Despite my general avoidance of magical thinking, I find myself very intrigued with this old quotation of Freud’s that Steven de Shazer turned into a book title:

“Words were originally magic and to this day words have retained much of their ancient magical power. By words one person can make another blissfully happy or drive him [or her] to despair . . . . Words provoke affects and are in general the means of mutual influence among men [or women].”

I do think words have powerful influence . . . but it’s equally true that what we don’t say—the nonverbal, and listening in particular—can be just as magical. All this is a way of introducing the following excerpt soon be published in the 2nd edition of our Counseling and Psychotherapy Theories in Context and Practice textbook as food for thought this Monday morning. Here it is:

The Magic of Person-Centered Listening

Person-centered listening isn’t in vogue in the United States. It might be that most of us are too busy tweeting and expressing ourselves to dedicate time and space to person-centered listening. The unpopularity of person-centered approaches also might be related to the prominent “quick fix” attitude toward mental health problems. And so, call us old-fashioned, but we think that if you haven’t learned to do person-centered listening, you’re missing something big.

Years ago, when John was deep into the “Carl Rogers” stage of his development, he decided to create a person-centered video recording to demonstrate the approach. He recruited a volunteer from an introductory psychology course, obtained informed consent, set up a time and a place, welcomed a young woman into the room, and started listening.

Lucky for John, the woman was a talker. It’s much harder to get the magic to happen with nonverbal introductory psychology students.

It wasn’t long into the session when John attempted a short summary of what the woman had said. He felt self-conscious and inarticulate, but was genuinely trying to do the person-centered listening thing: He was paraphrasing, reflecting feelings, summarizing, walking within, and doing all he could to be present in the room and make contact or connect with the “client.” After his rambling summary, there was an awkward silence. John remained silent, trusting that the client knew where to go next. And she did. She cut through the awkwardness with a disclosure of having been sexually molested as a child. John continued listening non-directively as the woman told her story, shed a few tears, and spoke powerfully about her journey toward building inner strength.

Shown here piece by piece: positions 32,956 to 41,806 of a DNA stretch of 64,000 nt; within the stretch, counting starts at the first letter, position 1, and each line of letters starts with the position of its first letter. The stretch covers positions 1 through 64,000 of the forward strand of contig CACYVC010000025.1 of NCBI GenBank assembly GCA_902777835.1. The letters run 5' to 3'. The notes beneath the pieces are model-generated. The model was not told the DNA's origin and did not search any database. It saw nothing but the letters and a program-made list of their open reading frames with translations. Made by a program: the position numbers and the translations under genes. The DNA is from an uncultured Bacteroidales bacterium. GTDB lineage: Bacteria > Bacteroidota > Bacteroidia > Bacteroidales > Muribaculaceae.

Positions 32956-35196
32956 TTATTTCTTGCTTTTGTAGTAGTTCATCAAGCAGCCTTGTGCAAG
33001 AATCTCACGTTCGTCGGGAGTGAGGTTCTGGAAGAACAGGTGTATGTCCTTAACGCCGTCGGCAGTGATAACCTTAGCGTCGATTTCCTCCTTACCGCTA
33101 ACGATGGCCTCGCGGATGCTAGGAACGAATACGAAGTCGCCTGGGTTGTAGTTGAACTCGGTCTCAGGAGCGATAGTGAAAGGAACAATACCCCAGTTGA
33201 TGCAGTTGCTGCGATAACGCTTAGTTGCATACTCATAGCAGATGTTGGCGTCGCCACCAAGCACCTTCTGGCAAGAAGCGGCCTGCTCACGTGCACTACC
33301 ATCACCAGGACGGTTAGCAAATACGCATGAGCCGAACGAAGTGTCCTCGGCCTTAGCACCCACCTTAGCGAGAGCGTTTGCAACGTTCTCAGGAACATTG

The demonstration recording was a huge success . . . except for the fact that the audio was terrible. To hear the powerful disclosure and share in the magic of person-centered process, John had to force his class of 15 graduate students to gather within three feet of the television in perfect silence . . . which was also rather awkward.

The lesson of person-centered listening is that sometimes when you put it all together the client can take you places you never knew existed. There are many things about our clients that we’ll never know unless and until we listen empathically, communicate genuinely, and experience respect for the other person with our heart and soul. As Rogers (1961) said, “. . . the client knows what hurts. . .” and so it’s up to us—as therapists—to provide an environment where clients can articulate their pain and re-activate their actualizing tendency.